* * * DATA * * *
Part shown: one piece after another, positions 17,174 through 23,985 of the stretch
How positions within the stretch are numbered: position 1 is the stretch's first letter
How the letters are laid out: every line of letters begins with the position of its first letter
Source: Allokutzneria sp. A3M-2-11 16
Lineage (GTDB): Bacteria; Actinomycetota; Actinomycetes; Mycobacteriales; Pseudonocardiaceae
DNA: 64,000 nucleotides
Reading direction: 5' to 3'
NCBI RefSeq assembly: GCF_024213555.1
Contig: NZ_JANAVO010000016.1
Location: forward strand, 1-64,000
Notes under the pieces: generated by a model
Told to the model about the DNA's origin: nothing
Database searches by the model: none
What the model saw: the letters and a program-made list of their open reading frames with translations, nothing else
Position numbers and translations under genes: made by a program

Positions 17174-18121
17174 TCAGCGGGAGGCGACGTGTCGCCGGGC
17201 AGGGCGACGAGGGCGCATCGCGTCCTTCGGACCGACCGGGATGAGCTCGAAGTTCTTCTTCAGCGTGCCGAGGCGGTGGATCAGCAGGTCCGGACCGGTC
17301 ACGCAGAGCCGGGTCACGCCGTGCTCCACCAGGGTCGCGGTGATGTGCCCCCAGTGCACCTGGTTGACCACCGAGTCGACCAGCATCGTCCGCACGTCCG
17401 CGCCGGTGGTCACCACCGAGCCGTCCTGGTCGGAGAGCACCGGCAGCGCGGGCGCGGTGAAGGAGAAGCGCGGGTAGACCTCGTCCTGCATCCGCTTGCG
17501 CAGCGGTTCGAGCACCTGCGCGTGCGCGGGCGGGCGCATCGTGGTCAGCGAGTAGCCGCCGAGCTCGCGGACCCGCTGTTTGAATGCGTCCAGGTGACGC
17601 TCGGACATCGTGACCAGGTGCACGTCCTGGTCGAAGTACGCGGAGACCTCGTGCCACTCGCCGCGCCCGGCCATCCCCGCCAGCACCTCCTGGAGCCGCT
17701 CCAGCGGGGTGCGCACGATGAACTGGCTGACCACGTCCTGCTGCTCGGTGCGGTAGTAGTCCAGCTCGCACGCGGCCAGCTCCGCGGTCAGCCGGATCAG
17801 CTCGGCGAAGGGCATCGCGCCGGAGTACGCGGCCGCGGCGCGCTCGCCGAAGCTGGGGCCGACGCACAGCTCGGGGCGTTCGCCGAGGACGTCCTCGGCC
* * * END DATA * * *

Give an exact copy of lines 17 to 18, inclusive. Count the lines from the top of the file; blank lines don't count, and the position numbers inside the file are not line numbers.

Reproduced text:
17174 TCAGCGGGAGGCGACGTGTCGCCGGGC
17201 AGGGCGACGAGGGCGCATCGCGTCCTTCGGACCGACCGGGATGAGCTCGAAGTTCTTCTTCAGCGTGCCGAGGCGGTGGATCAGCAGGTCCGGACCGGTC